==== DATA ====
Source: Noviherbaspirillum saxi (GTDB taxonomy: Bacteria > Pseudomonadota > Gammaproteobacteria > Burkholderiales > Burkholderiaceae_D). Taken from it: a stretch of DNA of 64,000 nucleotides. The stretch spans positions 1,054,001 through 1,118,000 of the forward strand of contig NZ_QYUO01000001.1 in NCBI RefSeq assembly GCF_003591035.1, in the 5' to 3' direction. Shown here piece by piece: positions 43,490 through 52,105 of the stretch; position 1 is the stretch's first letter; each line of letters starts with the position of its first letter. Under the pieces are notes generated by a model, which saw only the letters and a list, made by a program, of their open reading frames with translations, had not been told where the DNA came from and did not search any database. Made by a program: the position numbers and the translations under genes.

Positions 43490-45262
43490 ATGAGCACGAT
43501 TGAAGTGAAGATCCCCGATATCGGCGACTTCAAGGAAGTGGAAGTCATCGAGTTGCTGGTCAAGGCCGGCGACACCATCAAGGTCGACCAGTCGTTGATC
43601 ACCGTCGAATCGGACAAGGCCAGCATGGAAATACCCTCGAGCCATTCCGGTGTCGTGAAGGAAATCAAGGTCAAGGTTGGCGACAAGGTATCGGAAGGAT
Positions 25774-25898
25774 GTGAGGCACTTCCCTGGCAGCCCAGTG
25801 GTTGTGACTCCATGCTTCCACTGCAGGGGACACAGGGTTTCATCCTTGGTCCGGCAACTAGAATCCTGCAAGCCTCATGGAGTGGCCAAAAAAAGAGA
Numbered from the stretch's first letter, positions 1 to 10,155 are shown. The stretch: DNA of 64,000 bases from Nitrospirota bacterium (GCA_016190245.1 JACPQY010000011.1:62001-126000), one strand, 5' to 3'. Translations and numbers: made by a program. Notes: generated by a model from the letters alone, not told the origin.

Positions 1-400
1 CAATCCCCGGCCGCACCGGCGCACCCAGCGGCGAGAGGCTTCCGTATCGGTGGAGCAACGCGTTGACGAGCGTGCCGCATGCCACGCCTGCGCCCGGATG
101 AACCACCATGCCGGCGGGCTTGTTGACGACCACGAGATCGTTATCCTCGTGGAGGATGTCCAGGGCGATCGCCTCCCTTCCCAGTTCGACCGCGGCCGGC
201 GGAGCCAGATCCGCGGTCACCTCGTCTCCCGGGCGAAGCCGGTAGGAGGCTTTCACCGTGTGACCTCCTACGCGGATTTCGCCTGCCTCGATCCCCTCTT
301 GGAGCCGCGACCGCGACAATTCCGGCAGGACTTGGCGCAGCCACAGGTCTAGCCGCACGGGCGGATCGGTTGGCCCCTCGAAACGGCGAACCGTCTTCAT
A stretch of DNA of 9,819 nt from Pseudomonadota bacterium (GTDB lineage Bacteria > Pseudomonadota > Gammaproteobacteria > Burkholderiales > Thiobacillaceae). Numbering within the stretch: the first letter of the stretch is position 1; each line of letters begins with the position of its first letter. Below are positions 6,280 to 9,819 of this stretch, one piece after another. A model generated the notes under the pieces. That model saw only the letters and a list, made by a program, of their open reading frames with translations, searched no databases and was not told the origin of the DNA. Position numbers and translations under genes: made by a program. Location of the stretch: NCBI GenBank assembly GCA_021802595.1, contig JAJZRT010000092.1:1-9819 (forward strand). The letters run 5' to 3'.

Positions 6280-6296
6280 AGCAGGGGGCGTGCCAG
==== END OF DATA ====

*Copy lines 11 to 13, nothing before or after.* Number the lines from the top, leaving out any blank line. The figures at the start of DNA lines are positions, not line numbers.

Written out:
1 CAATCCCCGGCCGCACCGGCGCACCCAGCGGCGAGAGGCTTCCGTATCGGTGGAGCAACGCGTTGACGAGCGTGCCGCATGCCACGCCTGCGCCCGGATG
101 AACCACCATGCCGGCGGGCTTGTTGACGACCACGAGATCGTTATCCTCGTGGAGGATGTCCAGGGCGATCGCCTCCCTTCCCAGTTCGACCGCGGCCGGC
201 GGAGCCAGATCCGCGGTCACCTCGTCTCCCGGGCGAAGCCGGTAGGAGGCTTTCACCGTGTGACCTCCTACGCGGATTTCGCCTGCCTCGATCCCCTCTT